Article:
Extending The Legacy Of The Hawks Nest Disaster To Protect Our Air Today

When driving up Route 60 along the Kanawha River to our family reunions, the Hawks Nest State Park overlook offered my family a picturesque setting to take a breath, admire the New River Gorge’s beauty or watch hawks circling below. Curious visitors, like I was growing up, may also notice the plaque marking one of the more chilling episodes in West Virginia’s long history of industrial tragedies: the Hawks Nest Tunnel disaster, in which several hundred workers were exposed to silica dust and died. Due to a confluence of events in Washington, D.C., that story bears retelling today.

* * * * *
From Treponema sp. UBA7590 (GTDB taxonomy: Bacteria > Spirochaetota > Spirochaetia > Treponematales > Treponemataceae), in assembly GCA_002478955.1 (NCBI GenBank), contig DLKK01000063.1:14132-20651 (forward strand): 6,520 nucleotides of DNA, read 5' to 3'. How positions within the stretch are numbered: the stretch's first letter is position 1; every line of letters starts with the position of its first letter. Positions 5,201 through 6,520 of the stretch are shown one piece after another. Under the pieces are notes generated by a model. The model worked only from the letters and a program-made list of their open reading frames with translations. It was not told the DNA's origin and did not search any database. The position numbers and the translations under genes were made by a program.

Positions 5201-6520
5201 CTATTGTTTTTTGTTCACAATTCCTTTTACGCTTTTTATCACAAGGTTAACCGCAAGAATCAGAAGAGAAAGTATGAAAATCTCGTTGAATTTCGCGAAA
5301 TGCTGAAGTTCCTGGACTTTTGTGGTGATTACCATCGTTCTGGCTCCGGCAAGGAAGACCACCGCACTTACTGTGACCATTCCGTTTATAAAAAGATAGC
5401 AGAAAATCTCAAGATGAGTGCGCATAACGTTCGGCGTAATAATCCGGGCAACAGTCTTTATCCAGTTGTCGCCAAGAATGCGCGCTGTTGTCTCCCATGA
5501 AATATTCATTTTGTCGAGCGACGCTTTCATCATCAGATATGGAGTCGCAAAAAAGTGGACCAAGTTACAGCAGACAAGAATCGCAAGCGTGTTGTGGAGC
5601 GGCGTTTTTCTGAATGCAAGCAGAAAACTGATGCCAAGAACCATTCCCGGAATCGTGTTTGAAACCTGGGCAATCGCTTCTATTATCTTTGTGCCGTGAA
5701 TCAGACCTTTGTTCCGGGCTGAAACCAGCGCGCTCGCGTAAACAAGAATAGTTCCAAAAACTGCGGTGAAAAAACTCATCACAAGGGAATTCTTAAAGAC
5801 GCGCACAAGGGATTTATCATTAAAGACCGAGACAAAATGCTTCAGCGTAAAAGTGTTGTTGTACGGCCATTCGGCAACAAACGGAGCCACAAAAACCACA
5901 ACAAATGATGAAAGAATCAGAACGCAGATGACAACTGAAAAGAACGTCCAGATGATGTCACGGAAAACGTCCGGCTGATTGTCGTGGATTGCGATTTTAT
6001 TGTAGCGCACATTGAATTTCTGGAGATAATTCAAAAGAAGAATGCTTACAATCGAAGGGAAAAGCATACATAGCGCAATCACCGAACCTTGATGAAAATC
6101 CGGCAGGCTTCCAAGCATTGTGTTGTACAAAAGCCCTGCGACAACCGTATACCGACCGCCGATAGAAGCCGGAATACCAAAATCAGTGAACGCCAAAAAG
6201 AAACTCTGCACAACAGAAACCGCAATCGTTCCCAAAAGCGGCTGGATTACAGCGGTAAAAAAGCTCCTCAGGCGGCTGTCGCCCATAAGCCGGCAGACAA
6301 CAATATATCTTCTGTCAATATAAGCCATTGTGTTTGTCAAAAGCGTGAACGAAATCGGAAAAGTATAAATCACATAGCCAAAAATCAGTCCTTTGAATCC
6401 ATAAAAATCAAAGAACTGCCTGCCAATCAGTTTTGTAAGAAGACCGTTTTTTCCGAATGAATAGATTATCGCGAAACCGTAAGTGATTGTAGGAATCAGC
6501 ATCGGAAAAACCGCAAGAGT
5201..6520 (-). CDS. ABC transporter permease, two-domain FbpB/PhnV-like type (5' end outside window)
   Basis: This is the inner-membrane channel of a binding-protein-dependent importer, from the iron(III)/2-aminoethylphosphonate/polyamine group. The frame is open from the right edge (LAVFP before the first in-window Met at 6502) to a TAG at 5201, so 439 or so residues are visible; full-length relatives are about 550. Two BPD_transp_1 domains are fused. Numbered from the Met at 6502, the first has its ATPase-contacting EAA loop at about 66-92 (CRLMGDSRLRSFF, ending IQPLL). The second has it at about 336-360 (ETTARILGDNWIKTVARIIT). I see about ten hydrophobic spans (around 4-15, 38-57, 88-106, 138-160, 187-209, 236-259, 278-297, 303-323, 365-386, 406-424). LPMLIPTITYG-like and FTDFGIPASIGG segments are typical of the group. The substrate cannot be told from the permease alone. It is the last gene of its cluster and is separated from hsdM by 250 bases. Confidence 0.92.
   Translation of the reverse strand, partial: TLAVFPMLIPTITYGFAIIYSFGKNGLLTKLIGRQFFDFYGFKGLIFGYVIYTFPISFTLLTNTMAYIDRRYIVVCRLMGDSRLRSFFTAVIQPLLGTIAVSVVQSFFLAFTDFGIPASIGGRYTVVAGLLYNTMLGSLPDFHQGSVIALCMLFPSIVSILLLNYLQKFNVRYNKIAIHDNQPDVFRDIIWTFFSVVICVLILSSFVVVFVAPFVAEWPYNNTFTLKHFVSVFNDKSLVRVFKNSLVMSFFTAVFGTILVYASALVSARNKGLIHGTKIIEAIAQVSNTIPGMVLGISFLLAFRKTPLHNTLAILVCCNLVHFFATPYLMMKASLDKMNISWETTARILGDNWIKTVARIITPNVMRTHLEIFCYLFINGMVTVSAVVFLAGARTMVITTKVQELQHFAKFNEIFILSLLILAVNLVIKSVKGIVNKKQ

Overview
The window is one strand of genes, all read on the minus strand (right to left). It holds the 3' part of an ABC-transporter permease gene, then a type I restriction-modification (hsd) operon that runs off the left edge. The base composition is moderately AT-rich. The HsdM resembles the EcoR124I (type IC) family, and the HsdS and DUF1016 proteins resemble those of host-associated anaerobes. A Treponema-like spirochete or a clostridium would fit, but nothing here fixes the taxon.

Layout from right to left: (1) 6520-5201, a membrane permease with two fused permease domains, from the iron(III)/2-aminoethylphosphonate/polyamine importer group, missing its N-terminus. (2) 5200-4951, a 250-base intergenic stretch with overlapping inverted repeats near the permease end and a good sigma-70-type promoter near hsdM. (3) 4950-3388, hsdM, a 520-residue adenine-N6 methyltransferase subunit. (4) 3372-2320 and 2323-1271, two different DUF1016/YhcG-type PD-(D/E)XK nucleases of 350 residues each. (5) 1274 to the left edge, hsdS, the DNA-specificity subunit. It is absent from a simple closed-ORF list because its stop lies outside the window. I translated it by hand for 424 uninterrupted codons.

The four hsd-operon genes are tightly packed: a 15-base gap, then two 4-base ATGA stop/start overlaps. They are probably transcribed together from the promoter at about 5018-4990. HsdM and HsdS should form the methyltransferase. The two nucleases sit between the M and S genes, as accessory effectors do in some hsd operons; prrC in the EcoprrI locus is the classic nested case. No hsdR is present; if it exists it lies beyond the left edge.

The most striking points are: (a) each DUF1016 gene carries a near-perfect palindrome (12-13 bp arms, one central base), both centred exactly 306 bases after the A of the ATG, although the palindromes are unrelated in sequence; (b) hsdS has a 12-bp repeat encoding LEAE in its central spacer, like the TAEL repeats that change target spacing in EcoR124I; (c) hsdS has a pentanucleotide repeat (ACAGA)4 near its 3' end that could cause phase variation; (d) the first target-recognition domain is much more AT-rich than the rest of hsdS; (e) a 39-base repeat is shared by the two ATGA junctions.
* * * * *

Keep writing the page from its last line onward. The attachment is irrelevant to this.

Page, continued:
In the 1930s, deep under Hawks Nest, thousands of workers dug through silica-laden rock while building a tunnel to divert the New River to generate power for an industrial plant downriver. In the months and years that followed, at least 476 of those men, and likely far more, died due to silicosis, a lung disease caused by inhaling silica dust.

This article was originally published in The Huffington Post.